FRANK FIGLIUZZI, FMR. FBI ASST. DIRECTOR FOR COUNTERINTELLIGENCE: Sure, yes. This is bad. And here`s why. It appears that President Trump had a blacklist of enemies that seemingly included only Democrats, and now we learned particularly on the House Intelligence Committee. And so he then, you know, that`s one thing, but then he chose to use the Department of Justice as kind of his personal goon squad to go after the people on that enemies list, on that blacklist.

And here`s where this goes really south quickly with -- investigative and from a rule of law standpoint. You need predication in order to request a secret subpoena and seek the records of anybody in a leak investigation but in particular, members of the House Intelligence Community, you need to understand who is the within the universe of people that had lawful access to that leaked classified material, most likely did it. And what is your predication to believe that simply saying, I don`t like him, him, him her, and then even go so far as to subpoena their kids phone records because, you know, maybe they might be using that kid`s phone to circumvent investigative efforts.

That in my memory and I`ve tried racking my brain since this news came out, I don`t recall anything like that ever happening before. And for lawyer after lawyer under Barr under Sessions to think this was OK, I believe puts them outside the scope of their employment. I think they may be personally liable because they were so outside the regulations, they could be personally liable for a lawsuit.

What is metadata mean? They`re not getting the content. This isn`t a wiretap of the phone conversations of these House members. It is their phone bill. It is their phone records, who dial them and who they dialed. And that`s how you would presumably find a reporter`s phone number that they called or got a call from and shared information with.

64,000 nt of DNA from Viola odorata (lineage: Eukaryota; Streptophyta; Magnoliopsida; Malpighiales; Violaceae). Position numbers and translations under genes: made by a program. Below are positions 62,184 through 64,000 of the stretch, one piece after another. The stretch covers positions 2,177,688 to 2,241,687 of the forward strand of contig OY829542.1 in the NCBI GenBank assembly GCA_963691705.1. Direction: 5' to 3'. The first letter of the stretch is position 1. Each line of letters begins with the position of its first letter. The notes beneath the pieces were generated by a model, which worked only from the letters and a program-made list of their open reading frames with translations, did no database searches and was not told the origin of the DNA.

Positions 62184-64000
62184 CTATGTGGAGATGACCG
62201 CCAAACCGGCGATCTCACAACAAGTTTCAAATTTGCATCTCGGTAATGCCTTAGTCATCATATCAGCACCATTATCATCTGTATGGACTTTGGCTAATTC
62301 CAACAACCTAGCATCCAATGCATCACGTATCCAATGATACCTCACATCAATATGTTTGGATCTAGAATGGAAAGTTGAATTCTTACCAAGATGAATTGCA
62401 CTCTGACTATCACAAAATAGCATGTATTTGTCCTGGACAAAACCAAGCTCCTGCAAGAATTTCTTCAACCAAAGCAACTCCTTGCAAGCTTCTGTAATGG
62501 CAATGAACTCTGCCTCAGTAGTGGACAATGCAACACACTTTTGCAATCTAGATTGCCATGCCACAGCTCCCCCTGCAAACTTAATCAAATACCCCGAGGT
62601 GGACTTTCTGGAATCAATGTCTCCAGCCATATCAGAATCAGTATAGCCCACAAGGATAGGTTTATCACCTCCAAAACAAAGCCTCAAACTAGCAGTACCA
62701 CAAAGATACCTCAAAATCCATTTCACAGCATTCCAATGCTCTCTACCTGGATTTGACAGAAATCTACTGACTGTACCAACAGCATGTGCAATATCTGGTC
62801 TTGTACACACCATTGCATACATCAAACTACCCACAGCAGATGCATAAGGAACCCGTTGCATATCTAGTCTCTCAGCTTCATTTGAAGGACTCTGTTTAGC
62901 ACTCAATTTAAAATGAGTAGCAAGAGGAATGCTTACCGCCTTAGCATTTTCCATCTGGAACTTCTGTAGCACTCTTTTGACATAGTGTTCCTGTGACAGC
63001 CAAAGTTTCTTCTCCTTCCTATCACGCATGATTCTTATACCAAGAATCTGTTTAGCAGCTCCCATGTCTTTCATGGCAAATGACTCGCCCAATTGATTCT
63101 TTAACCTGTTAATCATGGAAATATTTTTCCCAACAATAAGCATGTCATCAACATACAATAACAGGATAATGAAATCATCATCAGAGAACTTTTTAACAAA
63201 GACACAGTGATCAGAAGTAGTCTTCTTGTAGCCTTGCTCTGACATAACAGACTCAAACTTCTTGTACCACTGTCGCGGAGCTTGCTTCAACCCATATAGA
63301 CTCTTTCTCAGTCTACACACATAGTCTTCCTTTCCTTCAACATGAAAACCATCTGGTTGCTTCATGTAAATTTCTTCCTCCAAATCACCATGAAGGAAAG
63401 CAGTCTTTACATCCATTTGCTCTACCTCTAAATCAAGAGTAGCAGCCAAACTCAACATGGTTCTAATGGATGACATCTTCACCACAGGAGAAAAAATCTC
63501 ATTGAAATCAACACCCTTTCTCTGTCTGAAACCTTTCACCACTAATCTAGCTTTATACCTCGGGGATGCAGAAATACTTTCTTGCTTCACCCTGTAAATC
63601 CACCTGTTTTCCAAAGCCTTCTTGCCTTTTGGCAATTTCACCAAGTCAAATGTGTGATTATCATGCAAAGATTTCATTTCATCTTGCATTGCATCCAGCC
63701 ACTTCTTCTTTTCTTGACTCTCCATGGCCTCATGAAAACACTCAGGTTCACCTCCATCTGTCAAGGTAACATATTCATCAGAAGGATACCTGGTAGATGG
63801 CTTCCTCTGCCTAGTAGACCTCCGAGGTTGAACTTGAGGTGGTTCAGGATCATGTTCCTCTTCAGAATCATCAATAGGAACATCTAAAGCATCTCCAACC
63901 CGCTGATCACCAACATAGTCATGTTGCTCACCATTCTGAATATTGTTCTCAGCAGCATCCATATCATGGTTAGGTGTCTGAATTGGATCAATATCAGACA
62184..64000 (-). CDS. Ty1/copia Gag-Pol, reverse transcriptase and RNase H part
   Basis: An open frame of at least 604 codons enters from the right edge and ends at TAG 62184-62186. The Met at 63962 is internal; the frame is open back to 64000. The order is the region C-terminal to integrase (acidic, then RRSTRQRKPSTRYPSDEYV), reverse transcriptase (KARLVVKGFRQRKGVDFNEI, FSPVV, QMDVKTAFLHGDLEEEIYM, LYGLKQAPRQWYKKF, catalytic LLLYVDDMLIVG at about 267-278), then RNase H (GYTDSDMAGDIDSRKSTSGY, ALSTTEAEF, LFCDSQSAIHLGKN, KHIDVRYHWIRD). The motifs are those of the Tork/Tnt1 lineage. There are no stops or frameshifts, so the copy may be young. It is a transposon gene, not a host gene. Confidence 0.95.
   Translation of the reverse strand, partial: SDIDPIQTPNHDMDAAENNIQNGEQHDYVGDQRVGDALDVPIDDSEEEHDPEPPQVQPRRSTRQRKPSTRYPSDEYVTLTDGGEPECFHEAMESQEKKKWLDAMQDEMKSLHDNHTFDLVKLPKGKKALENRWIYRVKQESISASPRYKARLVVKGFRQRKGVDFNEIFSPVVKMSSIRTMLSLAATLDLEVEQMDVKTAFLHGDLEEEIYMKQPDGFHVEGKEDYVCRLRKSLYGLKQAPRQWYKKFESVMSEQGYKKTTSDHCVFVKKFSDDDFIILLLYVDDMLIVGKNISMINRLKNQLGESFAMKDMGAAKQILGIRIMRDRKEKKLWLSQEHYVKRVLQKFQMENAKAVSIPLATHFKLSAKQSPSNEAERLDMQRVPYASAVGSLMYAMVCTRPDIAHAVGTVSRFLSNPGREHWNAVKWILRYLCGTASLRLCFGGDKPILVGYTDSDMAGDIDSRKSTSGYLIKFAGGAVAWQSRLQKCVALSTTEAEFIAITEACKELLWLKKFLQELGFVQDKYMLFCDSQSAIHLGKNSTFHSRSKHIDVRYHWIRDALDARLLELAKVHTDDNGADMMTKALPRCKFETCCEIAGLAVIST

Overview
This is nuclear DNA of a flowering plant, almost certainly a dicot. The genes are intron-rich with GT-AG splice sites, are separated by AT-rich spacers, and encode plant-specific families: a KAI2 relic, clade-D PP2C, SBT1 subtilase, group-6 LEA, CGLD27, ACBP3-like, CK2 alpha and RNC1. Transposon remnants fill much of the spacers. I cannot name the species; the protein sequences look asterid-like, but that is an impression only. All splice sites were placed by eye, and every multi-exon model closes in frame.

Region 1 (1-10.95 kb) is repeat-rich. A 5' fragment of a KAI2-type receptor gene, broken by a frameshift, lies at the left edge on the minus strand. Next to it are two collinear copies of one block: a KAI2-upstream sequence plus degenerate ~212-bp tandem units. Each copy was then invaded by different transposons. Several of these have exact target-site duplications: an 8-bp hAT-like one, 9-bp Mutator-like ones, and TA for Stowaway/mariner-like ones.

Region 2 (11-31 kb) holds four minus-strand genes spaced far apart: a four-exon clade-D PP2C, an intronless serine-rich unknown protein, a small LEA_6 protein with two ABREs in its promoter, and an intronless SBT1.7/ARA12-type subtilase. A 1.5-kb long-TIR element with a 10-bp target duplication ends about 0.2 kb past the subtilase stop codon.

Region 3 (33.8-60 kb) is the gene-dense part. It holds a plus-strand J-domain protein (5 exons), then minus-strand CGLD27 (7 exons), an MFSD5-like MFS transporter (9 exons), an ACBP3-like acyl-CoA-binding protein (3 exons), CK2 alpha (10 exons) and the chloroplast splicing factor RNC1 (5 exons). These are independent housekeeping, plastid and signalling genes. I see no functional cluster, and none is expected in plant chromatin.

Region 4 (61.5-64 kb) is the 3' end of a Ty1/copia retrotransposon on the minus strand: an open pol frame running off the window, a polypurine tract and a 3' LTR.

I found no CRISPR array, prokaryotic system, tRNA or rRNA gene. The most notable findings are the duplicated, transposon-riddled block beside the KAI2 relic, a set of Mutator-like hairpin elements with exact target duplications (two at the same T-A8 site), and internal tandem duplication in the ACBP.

And the only reason we`re finding out about this and the reason why they broke their own rules is because the gag order wasn`t renewed by the current Justice Department. And so, Apple was free to go ahead and tell these members what had been happening.

WILLIAMS: Jeremy Bash, let`s put your lawyer hat on and pick up on one of the points Frank just made. Put this in context, how dangerous was DOJ under Donald Trump? And can anyone be prosecuted for what we`ve just learned about?

JEREMY BASH, FMR. CIA CHIEF OF STAFF: Well, this was an abuse of power, plain and simple. There was absolutely no basis for the Trump Justice Department to investigate Democrats who were duty bound under our system with conducting oversight over the Trump administration.

And by forwarding or attempting to thwart oversight, by trying to intimidate Democratic members of Congress with leak investigations or threats of criminal prosecution, I think the Trump administration showed its true colors in undermining the rule of law, undermining Democratic principles, small Democratic principles, and undermining the separation of powers and our constitutional foundations. And, you know, so nothing could be more egregious, Brian, and I fear we`re going to only learn in the days and weeks ahead, more evidence of how the Trump administration abused the system to protect Donald Trump.